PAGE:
Thiram is a fungicide mostly used in Agriculture. Common names include
thiram (U.S.), thiuram (Japan), and TMTD (former U.S.S.R.), TMT, and
TMTDS. Trade names include AAtack, Arasan, Aules, Fermide 850,
Fernasan, FMC 2070, Hexathir, Mercuram, Micropearls, Nomersan,
Pomarsol, Puralin, Rezifilm, Rhodiasan Express, Spotrete, Tersan,
Thiosan, Thiotex, Thiramad, Thirame, Thiuramin, Thirasan, Tirampa,
Tiuramyl, TMTC, TMTD 50 Borches, Trametan, Tuads, and Tulisan.
Products containing Thiram can be found Here and Here
Uses Here and Here


Scott Morrison

* Gender: Male
* Industry: Consulting
* Location: Toronto : Ontario : Canada

About Me

Owner and Operator of Out on a Limb. A Toronto based company providing
environmental management solutions to golf courses.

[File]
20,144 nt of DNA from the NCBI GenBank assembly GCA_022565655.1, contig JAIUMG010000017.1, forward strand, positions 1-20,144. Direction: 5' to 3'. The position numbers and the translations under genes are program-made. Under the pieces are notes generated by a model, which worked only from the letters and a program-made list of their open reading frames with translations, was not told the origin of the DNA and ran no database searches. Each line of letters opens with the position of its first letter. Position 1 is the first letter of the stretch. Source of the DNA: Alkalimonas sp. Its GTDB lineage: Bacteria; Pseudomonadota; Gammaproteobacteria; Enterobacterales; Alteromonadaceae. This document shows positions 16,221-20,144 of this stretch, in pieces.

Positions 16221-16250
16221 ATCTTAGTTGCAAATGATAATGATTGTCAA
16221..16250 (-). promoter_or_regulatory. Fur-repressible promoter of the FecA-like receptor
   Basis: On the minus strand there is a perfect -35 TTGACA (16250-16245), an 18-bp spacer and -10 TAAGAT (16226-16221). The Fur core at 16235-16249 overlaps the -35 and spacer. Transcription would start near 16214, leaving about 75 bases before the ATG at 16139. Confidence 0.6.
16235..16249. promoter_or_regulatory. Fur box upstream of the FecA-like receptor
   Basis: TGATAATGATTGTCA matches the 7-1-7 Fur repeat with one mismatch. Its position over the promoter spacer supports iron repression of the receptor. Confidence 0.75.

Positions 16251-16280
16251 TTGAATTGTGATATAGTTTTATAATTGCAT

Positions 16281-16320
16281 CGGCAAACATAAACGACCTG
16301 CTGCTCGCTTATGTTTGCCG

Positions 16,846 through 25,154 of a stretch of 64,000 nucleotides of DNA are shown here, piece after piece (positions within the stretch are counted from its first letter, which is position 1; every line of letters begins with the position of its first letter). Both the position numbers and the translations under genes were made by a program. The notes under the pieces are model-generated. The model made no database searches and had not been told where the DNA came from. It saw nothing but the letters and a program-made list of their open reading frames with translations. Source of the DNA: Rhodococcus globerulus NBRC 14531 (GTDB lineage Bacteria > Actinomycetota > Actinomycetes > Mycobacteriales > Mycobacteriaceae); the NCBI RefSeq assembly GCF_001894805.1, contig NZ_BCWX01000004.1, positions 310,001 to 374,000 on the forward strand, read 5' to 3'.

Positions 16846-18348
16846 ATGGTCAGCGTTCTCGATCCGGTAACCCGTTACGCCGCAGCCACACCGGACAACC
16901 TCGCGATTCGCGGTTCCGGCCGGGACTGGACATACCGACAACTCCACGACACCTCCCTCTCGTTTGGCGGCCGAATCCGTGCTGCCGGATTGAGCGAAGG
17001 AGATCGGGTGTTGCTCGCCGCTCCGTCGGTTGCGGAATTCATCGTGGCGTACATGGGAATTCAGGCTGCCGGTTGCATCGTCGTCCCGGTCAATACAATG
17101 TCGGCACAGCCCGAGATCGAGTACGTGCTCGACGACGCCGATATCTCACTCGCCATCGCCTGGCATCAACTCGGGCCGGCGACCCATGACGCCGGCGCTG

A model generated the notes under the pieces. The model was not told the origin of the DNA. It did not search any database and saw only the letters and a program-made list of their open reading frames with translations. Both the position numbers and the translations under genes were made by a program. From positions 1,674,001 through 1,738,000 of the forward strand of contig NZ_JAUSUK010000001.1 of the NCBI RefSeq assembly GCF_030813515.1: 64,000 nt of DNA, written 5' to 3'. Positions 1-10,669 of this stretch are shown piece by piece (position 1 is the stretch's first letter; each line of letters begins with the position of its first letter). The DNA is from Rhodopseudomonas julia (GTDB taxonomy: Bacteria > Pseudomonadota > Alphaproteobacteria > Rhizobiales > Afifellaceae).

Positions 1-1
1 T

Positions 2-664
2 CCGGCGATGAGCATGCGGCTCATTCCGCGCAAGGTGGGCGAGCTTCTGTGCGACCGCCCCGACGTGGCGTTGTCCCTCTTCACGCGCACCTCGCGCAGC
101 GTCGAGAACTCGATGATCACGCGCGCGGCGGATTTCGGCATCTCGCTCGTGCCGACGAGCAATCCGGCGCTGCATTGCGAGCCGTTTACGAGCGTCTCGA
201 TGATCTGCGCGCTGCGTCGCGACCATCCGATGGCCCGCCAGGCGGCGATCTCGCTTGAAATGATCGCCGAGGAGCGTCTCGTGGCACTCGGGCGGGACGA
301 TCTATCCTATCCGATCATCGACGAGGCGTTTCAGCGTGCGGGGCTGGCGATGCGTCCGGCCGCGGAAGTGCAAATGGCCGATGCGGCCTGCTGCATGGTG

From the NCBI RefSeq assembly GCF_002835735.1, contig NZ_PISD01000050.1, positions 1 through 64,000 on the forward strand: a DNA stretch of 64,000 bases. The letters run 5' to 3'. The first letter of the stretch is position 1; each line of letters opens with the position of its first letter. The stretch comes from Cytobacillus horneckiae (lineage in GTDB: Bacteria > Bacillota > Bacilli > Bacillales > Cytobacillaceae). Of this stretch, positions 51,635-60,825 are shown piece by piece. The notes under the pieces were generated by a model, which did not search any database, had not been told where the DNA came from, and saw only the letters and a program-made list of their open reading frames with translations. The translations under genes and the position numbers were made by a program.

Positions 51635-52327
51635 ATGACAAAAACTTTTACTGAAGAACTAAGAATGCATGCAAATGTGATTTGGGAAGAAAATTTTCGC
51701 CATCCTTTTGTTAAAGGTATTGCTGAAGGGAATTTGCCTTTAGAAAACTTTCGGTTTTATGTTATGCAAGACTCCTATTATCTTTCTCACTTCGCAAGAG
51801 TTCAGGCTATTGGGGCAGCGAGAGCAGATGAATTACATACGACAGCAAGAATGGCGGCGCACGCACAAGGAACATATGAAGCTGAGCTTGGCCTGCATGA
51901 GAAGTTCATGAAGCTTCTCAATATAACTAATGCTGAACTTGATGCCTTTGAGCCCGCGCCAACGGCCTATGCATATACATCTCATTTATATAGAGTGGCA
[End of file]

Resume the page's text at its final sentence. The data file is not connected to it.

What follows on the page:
* After attending the University of Toronto's Environmental
Management Program
* the University of Guelph's Natural Landscape Management program
and studying sustainable agriculture in Australia
* New Zealand and Hawaii
* Scott Morrison started "Out On A Limb" in 2002 as a natural
landscaping company based in Toronto. It was at this time Scott
started working with golf courses assisting with environmental
programs including Audubon certification and habitat restoration.
Since this time Out On A Limb has gathered 40 clients spanning across
Canada has added additional services employees and has received
praise and awards from conservation authorities. Out On A Limb's
growth has made it necessary to hire staff with industry experience